Porya Hatami – The Garden

8 Production
7 Composition
7 Mood
8 Instrumentation
7.5

Nature has been a fascinating artist since the very beginning of our species. They painted mighty animals on cave walls expressing their fear and inferiority over the things that were beyond their rock houses. Today nature is still a force that we cannot tame. It can be either thunder, tsunamis and earthquakes capable of wiping away whole towns, or a gentle touch of wind and a cold morning dew on someone’s bare feet. Porya Hatami, an Iranian ambient producer, focuses on the latter on his latest album “The Garden”. His aim is to capture the beauty of a garden with everything that does not meet the eye of a beholder.

First thing that got my attention was an incredible attention to detail. After all, ambient music to some people is just a single monotonous sound that changes pitches once every half an hour. Although the bases for Hatami’s tracks are made of such sounds, he doesn’t stop on that. Keeping it all natural, each of the tracks on “The Garden” can be compared to a flowery meadow – vast and filled with multifariousness. However, instead of flowers, Porya Hatami plants little spots of sounds, just like a sower who sprinkles seeds over his land. They grow randomly, without much order, but when you look at the meadow as a whole you can see that each of the plants contributes to creating beautiful and coherent, yet a fragile whole.


RELEASE DATE: 08 August 2014   LABEL: Dronarivm Records


Despite it might not seem so, there is a lot going on in spacious sound landscapes of “The Garden”. Songs are packed with various field recordings, weird jingly sounds, stick cracking, rain, bee buzz and many more. However, Porya Hatami uses them in a way that doesn’t create a feeling of an excess. Every track is a perfect example of harmony, every sound is used properly, as if it was meant to be in this exact place. Although it might take a couple of listens to get used to such a mix of ambient and field recordings, “The Garden” is surely worth its time. It is a perfect background music, especially for reading, relaxing or falling asleep. Unfortunately songs on this album fall into category of tracks that get boring after ¾ of its length if you try to focus only on the listening process. Besides a myriad of little adornments, songs are based on a single sound which makes it hard to actually enjoy them as wholes.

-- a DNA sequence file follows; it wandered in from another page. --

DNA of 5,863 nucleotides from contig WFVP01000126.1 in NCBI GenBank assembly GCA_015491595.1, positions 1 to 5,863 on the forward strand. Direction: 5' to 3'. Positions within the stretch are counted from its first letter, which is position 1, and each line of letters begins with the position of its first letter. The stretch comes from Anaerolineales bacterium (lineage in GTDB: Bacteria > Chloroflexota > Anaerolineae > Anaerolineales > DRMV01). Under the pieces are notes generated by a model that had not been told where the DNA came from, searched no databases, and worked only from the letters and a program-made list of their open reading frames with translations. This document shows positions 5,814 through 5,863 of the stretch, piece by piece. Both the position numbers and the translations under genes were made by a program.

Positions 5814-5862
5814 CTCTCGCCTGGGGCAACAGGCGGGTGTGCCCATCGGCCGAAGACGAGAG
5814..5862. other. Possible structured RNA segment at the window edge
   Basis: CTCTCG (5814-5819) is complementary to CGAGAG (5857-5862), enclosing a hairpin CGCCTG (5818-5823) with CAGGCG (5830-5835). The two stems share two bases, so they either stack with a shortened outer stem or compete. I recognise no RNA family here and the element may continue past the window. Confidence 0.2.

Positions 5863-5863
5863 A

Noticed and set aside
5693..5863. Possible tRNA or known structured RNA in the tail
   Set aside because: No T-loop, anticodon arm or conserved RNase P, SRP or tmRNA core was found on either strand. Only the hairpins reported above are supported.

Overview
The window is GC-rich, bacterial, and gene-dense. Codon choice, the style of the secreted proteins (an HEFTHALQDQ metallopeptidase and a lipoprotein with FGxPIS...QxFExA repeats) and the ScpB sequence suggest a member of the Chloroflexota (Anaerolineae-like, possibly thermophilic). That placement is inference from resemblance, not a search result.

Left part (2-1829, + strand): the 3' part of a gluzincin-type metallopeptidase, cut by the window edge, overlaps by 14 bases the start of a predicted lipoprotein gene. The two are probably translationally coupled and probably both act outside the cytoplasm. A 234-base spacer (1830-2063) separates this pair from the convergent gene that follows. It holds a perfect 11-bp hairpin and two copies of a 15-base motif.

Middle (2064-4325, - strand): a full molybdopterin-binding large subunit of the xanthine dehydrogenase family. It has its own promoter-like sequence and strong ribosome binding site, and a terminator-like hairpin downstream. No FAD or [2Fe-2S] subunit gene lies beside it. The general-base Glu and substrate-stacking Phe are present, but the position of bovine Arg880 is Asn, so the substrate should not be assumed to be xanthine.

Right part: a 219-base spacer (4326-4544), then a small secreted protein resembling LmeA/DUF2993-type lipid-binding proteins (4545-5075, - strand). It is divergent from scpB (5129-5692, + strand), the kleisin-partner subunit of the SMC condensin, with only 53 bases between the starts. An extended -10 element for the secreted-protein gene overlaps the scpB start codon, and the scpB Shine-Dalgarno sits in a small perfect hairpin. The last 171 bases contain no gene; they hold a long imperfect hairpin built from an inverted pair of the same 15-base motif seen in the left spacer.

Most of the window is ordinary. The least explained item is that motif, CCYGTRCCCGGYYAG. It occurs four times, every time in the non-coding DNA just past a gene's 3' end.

On every step, Porya Hatami strives to depict his natural inspirations. And in every case, he succeeds. The best thing you can do while listening to “The Garden” is to lay down on your bed and close your eyes. Let the music fill you and whole room – it won’t take long for images of forests, grasslands and vast plains to appear in your imagination. During listening, I felt as if I was on a walk in the wild woodland somewhere in Poland. It’s morning and you can feel that the forest is fresh and about to be awoken, filled with dew and inaudible sounds. In my imagination I sat with my back against a tree trunk, and, being completely careless, started to embrace everything that was going on around me, all the calmness, modest majesty and life.

Although the mood of the album is its greatest advantage, it can be clearly seen that what I am describing is hardly the concept that Hatami tried to depict. When you think of a garden, you usually convey an image of a manmade space limited by fences with flowers and vegetables planted along set lines. This artificial mood has nothing to do with how free and natural Hatami’s music is. His music flows like a river, unlimited just like a taiga forest somewhere in the north and free of any boundaries like a bird in the sky. For me “The Garden” is like pouring water in the outer space – it doesn’t really have any shape, but you can feel its form, it might stretch to endless sizes, but at the same time it can reduce itself to a single drop.

Hatami risked a lot by providing quite an explicit way of interpretation of his own music. After all, many people (including me!) could not agree with him. I really do prefer to find my own interpretations of art rather than having it provided by somebody else. Still, “The Garden” with its mix of field recordings and ambient is a breath of fresh air in a world where many artists seem to be inspired by urban spaces. Hatami not only did something else, but also did it successfully providing one of the best musical depictions of the beauty of nature I’ve ever had a privilege to listen.

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